• $\begingroup$ I expect that it's possible to start from an action principle like physics.stackexchange.com/q/385345/226902 physics.stackexchange.com/q/15242/226902 and add somehow the classical point particle that represents the box coordinate. $\endgroup$ – Quillo Mar 24 at 16:09
  • $\begingroup$ This sounds similiar to the Einstein Bohr discussion about the double slit. (classical double slit with 0 momentum would provide which way information of the quantum particle. The result was that interference dissapears in this case). $\endgroup$ – lalala Mar 30 at 10:32

To check the conservation of energy and momentum from the two given equations:

\begin{align} & i \, \partial_t \psi(x,t)= V(x-x_0(t)) \psi(x,t) -\frac{1}{2m} \partial_x^2 \, \psi(x,t) \tag{1} \\ & m_0 \, \ddot{x}_0 = + \int d x \,|\psi(x,t)|^2\, \partial_x V(x-x_0(t)) = -\int d x \,|\psi(x,t)|^2\, \partial_{x_0} V(x-x_0(t)) \tag{2} \end{align}

Starting from Eq.(2) the semi-classical equation of motion: \begin{align} m_0 & \frac{d}{dt}\dot{x}_0 = -\frac{d}{dx_0}\int d x |\psi(x,t)|^2\, V(x-x_0(t)) =-\frac{dt}{dx_0}\frac{d}{d t}\int d x |\psi(x,t)|^2\, V(x-x_0(t)) \\ m_0 & \dot x_0 \frac{d}{dt}\dot{x}_0 = - \frac{d}{d t} \langle V(x-x_0(t))\rangle \\ \frac{d}{dt}& \left\{ \frac{1}{2}m_0 \dot{x_0}^2 + \langle V(x-x_0(t))\rangle \right\} = 0 \tag{3} \end{align} where the braket denotes an quantum expectation value.

Now, lets examine the $\langle V(x-x_0(t))\rangle$ from the Eq.(1) \begin{align} i \int dx \psi^* \frac{\partial}{\partial t} \psi & = \int dx \psi^* V(x-x_0(t)) \psi -\frac{1}{2m} \int dx\psi^* \frac{\partial^2 \psi}{\partial x^2} \\ \langle E \rangle & = \langle V(x-x_0(t))\rangle +\langle \frac{p^2}{2m} \rangle \\ \langle V(x-x_0(t))\rangle & =\langle E \rangle -\langle \frac{p^2}{2m} \rangle \tag{4} \end{align}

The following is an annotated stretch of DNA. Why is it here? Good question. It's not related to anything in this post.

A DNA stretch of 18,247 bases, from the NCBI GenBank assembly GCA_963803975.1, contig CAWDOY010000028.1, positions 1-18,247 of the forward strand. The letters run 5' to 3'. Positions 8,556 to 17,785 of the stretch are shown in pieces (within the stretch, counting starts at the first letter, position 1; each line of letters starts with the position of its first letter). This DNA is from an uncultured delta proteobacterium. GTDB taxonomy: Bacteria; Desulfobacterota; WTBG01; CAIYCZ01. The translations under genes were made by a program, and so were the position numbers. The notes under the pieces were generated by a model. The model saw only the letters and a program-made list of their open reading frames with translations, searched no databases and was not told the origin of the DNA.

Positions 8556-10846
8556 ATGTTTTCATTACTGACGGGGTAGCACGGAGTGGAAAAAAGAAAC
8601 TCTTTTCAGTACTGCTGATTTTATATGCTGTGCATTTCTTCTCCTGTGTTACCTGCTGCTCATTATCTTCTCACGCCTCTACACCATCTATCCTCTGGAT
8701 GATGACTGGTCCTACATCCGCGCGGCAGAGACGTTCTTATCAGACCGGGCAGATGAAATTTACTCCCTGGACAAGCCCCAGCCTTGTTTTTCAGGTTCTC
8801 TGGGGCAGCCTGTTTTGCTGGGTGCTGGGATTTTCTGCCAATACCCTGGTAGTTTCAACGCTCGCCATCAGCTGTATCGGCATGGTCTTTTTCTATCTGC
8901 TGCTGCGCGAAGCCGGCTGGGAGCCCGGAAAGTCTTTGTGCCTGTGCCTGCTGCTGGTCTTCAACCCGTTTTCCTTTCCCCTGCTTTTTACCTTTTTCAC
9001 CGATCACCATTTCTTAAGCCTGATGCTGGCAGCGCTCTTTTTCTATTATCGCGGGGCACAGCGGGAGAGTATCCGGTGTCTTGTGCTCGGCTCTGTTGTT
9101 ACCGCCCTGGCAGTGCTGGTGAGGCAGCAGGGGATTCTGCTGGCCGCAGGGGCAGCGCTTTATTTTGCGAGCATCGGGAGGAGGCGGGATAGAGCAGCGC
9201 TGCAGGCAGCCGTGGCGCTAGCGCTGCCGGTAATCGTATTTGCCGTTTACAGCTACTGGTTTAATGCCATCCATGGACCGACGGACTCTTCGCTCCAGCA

Substitute Eq.(4) in Eq.(3): \begin{align} \frac{d}{dt} & \left\{ \frac{1}{2}m_0 \dot{x_0}^2 + \langle E \rangle - \langle \frac{p^2}{2m} \rangle \right\} = 0 \\ \langle E \rangle & + \frac{1}{2}m_0 \dot{x_0}^2 - \langle \frac{p^2}{2m} \rangle = C \tag{5} \end{align} Eq.(5) shows how the energy changes between the two parties.

To check the conservation of momentum:

The Eq.(2) give the time derivative of the momentum of the box: \begin{align} \frac{d}{dt}m_0\dot{x}_0 & = \int d x \,|\psi(x,t)|^2 \frac{\partial}{\partial x} V(x-x_0(t))\\ \frac{d P_0}{dt} & = \langle \frac{\partial}{\partial x} V(x-x_0(t)) \rangle \tag{6} \end{align}

Then, we change the momentum change from $\frac{dp}{dt} = i \left[H, P\right]$. The commutator:

\begin{align} \left[H, P\right] & = \left[\frac{P^2}{2m} + V(x-x_0), P\right]=\left[V(x-x_0), P\right]\\ & = V(x-x_0) \frac{1}{i}\frac{\partial}{\partial x} - \frac{1}{i}\frac{\partial}{\partial x}V(x-x_0) =-\frac{1}{i}\frac{\partial V(x-x_0)}{\partial x} \end{align}

Thus, the $\frac{dp}{dt}$: $$ \tag{7} \frac{dp}{dt} = i \left[H, P\right] = -\frac{\partial V(x-x_0)}{\partial x} $$

Compare Eq.(6) with Eq.(7) (adding the expectation average), we have \begin{align} & \frac{d \langle p \rangle }{dt} = - \frac{d P_0}{dt}.\\ & \frac{d}{dt} \left\{\langle p \rangle + P_0 \right\} = 0. \tag{8} \end{align} Eq.(8) shows the conservation of momentum.

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    $\begingroup$ Very useful answer, thank you! I checked the calculations and look correct :) $\endgroup$ – Quillo Apr 3 at 15:55